Justice Information Exchange Model (JIEM)

SEARCH began developing the Justice Information Exchange Model (JIEM®) in the early 2000s with the support of the U.S. Department of Justice Bureau of Justice Assistance.

JIEM—a methodology supported by an intuitive software tool and guided by reference models—was a trailblazer in information exchange modeling, because it allowed justice partners to document their information-sharing requirements and thus provided a stable foundation to design, implement, and deploy information sharing solutions within the broader justice enterprise.

JIEM integrated with both the Global Reference Architecture and NIEM—however, the tool to generate NIEM-conformant information exchanges is now the NIEM-UML.

As a service to the justice community, SEARCH will continue to provide the JIEM tool, related materials, and online certification training to those who wish to use it. (Note: SEARCH plans to sunset the JIEM tool and training on July 30, 2016.)

Integrated Components

JIEM consists of three integrated components:

  1. The JIEM Methodology: A structured, formally documented approach that provides the guidance you need to define, capture and organize critical information exchange requirements.
  2. The JIEM Reference Model: This model, based on the Adult Felony judicial process, consists of sets of information exchanges related to common justice business functions. The model provides practitioners with a baseline set of requirements that can accelerate their own requirements modeling efforts and align their requirements what has worked elsewhere
  3. The JIEM Modeling Tool: Easy-to-use software justice practitioners can use to build a model of their “as-is” and “to-be” information exchanges. Using the Tool, practitioners apply the JIEM Methodology to document requirements for electronic information sharing, capturing both the information content and business context of the exchanges. The latest JIEM version available is 5.0; it aligns with Global work products and allows robust, seamless development of NIEM information exchange package documentation (IEPD) artifacts.

What You Need

Interested in using JIEM to model justice information exchanges?

  • Take SEARCH’s free, online JIEM Certification Training, offered via the SEARCH Online Learning Portal. The training site offers the following—
    • Ten modules that combine lecture-type instruction with other multi-media, which you can take at your own pace.
    • An optional exam that allows you to test your new JIEM skills and obtain a certification. Each participant who successfully completes the training and passes the certification exam will receive a completion certificate immediately afterward from SEARCH.
    • All other resources and materials you need, including JIEM 5.0 installation files, the JIEM Reference Model, and more!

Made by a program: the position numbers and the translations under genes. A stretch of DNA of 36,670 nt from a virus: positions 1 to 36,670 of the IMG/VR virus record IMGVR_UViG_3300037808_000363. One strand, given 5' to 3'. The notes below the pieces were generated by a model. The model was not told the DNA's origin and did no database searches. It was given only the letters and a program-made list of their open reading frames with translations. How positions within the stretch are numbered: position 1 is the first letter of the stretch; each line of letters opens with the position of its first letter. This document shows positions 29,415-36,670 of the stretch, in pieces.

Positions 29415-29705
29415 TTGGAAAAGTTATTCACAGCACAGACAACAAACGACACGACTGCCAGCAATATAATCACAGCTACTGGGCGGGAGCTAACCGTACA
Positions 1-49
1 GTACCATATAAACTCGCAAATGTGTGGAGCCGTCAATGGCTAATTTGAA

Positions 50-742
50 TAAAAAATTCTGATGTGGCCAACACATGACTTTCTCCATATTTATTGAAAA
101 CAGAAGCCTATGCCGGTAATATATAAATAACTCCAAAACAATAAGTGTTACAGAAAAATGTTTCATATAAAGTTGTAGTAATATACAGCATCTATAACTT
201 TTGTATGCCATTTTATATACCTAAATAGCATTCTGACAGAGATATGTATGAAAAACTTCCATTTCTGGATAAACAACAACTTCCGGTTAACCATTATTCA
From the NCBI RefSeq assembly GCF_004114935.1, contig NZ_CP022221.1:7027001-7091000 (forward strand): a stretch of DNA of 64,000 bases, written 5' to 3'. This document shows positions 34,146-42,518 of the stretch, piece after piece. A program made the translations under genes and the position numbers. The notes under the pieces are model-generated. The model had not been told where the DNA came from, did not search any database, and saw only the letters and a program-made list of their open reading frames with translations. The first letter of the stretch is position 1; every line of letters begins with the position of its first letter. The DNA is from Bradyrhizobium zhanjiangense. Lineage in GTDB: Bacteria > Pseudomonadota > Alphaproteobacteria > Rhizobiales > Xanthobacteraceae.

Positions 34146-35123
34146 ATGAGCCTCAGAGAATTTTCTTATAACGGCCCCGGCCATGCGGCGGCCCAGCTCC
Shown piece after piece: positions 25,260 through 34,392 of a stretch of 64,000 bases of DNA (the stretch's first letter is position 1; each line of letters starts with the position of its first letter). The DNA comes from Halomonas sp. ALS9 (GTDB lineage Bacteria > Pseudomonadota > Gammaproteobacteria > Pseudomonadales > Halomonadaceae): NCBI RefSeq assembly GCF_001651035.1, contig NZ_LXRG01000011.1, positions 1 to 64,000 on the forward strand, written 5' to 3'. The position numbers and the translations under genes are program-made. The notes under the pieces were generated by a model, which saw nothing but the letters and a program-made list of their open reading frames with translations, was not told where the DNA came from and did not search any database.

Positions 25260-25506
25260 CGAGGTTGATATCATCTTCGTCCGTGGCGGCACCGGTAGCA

Register for certification training

  • Already certified, but need access to the JIEM 5.0 Tool, Reference Model, or other resources? Contact us and let us know what you need.

Links and Resources

Karen Lissy

Ms. Karen Lissy is a Justice Information Services Specialist for the Law and Policy Program of SEARCH, The National Consortium for Justice Information and Statistics. In this position, she provides assistance to state and local justice and public safety agencies to collect, curate, and use National Incident-Based Reporting System (NIBRS) data and computerized criminal history record (CCH/CHRI) information for policy analysis and development.

She also guides justice and related organizations in how to craft and implement laws, policies, practices, and technology applications to effectively collect and use CCH and related justice/public safety data; address legal, policy, and regulatory issues associated with CCH data; better manage and operate criminal justice information and identification systems; and develop security and privacy policies that protect justice information sharing systems.

Ms. Lissy has nearly two decades of research and data analysis experience, having led projects and tasks in support of two agencies within the U.S. Department of Justice’s Office of Justice Programs (the Bureau of Justice Statistics and National Institute of Justice), as well as the Centers of Disease Control and Prevention, and multiple foundations, including Ford, Annie E. Casey, and Hewlett. Prior to joining SEARCH in October 2020, Ms. Lissy served as a Social Science Researcher at RTI International, as a regional Crime Analyst for the Redmond (WA) Police Department, and as Director of a research program with the Harvard Center for Risk Analysis. Beginning in 2012, Ms. Lissy’s work has focused on improving data in law enforcement to answer policy questions and improve community/police relations.

Ms. Lissy earned a Bachelor’s degree in Public Policy from Duke University, and a Master’s in Public Health from the University of North Carolina at Chapel Hill.

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